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00000176-6d2a-dc2f-ad76-6d2a4ee60000The environment desk at Aspen Public Radio covers issues in the Roaring Fork Valley and throughout the state of Colorado including water use and quality, impact of recreation, population growth and oil and gas development. APR’s Environment Reporter is Elizabeth Stewart-Severy.

Student researchers tackle complex water issues at Youth Water Summit

Last month, students from across the Roaring Fork Valley gathered to discuss water. At the first-ever Youth Water Summit, teenagers presented their own white papers on everything from water rights to environmental activism.


On a mid-morning about a month ago, researchers gathered to discuss pressing water issues at the Third Street Center in Carbondale. They are young, energetic and passionate about their subject areas.

“In the riparian habitat, there's vegetation, there's plants, there’s animals, and all those help the ecosystem thrive,” a young researcher explained.

Will Hassel is a seventh grader at Glenwood Springs Middle School. But he’s here as an expert on Two Rivers Park in Glenwood Springs, where the Roaring Fork meets the Colorado.

“There needs to be safer access to the river,” he told a classmate.

A plan to revitalize the area is in the works, and Hassel and his classmates have ideas about what should happen. They want to protect the riparian habitat and ensure that people can safely play in the water. They were one of 15 student groups who presented at the Youth Water Summit.

Pitkin County’s Healthy Rivers and Streams Board sponsored the event, and hired Sarah Johnson of Wild Rose Education to organize it.

"We want these kids to have a stronger water ethic, and a stronger sense of water literacy and river literacy, you might say," Johnson explained.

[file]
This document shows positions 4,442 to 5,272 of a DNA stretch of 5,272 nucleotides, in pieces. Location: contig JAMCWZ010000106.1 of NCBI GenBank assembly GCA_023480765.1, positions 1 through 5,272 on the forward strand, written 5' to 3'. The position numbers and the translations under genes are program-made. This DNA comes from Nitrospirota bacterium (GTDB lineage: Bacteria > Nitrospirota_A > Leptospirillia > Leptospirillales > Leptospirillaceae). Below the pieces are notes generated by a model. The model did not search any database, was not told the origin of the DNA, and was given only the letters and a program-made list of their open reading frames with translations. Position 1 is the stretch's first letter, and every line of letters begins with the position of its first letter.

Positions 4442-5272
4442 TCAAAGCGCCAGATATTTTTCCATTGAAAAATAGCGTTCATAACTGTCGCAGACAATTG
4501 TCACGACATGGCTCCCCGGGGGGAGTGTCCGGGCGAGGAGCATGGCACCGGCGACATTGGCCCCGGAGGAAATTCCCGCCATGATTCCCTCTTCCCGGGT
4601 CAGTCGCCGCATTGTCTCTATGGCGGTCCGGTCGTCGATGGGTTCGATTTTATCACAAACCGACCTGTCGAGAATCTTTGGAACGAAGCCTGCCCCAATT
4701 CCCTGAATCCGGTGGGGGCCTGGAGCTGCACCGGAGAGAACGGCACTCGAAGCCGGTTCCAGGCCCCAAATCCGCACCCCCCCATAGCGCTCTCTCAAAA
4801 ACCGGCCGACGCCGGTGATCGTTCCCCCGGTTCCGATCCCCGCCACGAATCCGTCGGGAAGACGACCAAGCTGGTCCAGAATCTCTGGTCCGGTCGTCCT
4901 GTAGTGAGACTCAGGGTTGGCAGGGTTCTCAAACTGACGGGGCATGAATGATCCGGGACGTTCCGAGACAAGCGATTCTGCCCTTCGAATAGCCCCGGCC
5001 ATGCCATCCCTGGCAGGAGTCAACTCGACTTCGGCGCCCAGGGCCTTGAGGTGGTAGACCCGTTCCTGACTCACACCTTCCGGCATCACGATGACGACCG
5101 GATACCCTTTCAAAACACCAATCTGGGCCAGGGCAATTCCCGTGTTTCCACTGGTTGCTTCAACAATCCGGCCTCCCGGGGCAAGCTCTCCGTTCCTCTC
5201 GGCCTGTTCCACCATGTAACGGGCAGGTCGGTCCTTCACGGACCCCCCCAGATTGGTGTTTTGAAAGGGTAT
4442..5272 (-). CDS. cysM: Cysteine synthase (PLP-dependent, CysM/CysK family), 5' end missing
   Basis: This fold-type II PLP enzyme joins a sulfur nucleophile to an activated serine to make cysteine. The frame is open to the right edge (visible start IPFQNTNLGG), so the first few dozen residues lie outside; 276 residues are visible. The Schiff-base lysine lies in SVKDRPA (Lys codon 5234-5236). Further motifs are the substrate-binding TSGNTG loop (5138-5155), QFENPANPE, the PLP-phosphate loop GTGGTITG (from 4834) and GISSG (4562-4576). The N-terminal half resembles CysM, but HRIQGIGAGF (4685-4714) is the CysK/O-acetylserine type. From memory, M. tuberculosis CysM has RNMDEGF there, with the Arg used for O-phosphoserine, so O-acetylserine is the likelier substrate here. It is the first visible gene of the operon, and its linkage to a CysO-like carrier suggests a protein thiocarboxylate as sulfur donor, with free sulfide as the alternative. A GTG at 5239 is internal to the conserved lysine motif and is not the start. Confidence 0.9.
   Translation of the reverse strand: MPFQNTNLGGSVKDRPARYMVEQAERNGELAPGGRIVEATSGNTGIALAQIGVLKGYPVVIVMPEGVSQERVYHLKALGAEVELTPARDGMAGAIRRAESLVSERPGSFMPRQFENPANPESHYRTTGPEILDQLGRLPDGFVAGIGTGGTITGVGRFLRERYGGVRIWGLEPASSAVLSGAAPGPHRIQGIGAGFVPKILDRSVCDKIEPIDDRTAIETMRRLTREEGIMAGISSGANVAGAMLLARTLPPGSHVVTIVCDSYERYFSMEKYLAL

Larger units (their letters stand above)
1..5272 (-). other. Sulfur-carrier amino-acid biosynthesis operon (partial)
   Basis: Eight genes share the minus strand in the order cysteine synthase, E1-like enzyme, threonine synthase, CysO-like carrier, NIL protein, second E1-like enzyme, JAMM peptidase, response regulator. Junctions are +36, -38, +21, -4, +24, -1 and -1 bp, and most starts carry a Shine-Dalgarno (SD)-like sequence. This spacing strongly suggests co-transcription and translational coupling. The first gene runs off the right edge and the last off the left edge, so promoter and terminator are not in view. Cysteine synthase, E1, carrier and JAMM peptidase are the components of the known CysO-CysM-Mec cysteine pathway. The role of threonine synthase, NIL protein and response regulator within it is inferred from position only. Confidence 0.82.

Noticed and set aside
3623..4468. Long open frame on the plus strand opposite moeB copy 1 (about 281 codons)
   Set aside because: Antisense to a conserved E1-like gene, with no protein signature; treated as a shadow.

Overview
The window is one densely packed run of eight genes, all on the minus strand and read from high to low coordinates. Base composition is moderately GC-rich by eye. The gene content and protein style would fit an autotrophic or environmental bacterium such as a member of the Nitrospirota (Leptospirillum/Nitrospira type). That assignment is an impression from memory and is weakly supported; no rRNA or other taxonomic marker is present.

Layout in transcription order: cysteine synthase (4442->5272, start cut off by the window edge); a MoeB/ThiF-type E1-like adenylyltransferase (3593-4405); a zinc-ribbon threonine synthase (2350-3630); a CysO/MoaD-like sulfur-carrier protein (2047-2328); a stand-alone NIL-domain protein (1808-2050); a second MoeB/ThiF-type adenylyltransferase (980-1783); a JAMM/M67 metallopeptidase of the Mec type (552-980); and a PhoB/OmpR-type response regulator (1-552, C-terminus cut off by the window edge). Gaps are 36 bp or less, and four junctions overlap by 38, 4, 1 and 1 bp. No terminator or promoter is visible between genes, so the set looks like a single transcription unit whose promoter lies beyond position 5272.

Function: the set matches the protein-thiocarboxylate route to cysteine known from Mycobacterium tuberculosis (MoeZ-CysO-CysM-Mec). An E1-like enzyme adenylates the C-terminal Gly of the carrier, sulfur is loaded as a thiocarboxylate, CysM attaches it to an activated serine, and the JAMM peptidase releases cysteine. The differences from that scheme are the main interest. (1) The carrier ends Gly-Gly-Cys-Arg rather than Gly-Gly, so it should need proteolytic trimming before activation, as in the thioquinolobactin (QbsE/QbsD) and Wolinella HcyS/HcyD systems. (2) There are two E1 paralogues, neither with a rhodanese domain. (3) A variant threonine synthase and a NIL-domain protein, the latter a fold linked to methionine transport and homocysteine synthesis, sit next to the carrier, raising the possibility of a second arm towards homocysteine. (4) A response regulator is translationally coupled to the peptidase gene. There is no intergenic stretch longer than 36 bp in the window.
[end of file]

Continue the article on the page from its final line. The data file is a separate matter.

Students from local middle and high schools studied issues related to water management across the west at the summit. They learned from water experts and posed their own big questions: What are the effects of the Colorado River running dry? How are art, literature and film used for water activism?

“Watershed issues are not science issues by themselves, they're very interdisciplinary, whole picture, watershed-wide problems – or opportunities," Johnson said.

The kids spent months researching the context and the consequences of their chosen topics  and presented their findings to classmates. This runs the gamut, as students explore the scarcity of fresh water, the ways graffiti have represented public opinion on dams and how much water is used for agriculture in the arid west.

And, often, these findings lead to more questions.

“Why would you plant plants in the desert when you could plant them in better places?” Oleanna Jacobson, a student at the Aspen Country Day School, asked.

The audience for this exchange is fellow students, but it also includes policymakers and experts from the Colorado River District, the City of Aspen, the Roaring Fork Conservancy and Healthy Rivers and Streams.

“The idea was for everyone to mingle on kind of an equal basis so the kids could interact with water professionals," said Lisa Tasker, chair of the Pitkin County Healthy Rivers and Streams Board.   

Tasker said part of the goal is to encourage students to acknowledge the roles they play in the complex world of water management. For example, the Colorado Rocky Mountain School owns a water right on the Crystal River.

“They actually irrigate some fields on their property, and so they are part of the diversion system,” Tasker explained.

The event allowed kids to consider current issues in their own backyards and the bigger picture of water policy across the west. Tasker was particularly impressed with a presentation on the 1922 Colorado River Compact, which governs water rights in seven seven states across the west.

“I mean, they’re starting to get into the weeds just like we do,” Tasker said, laughing. “And good for them, because maybe they can help us get out.”

As the day neared completion, kids trudged out of the presentations wide-eyed and a little dazed. But the adults in the room were all smiles.

“These kids definitely give me a lot of hope,” Tasker said. “And, me personally, I’m looking for hope.”

Tasker and Johnson hope that this event was just the start for these students. After all, there’s no shortage of water issues to discuss in coming years.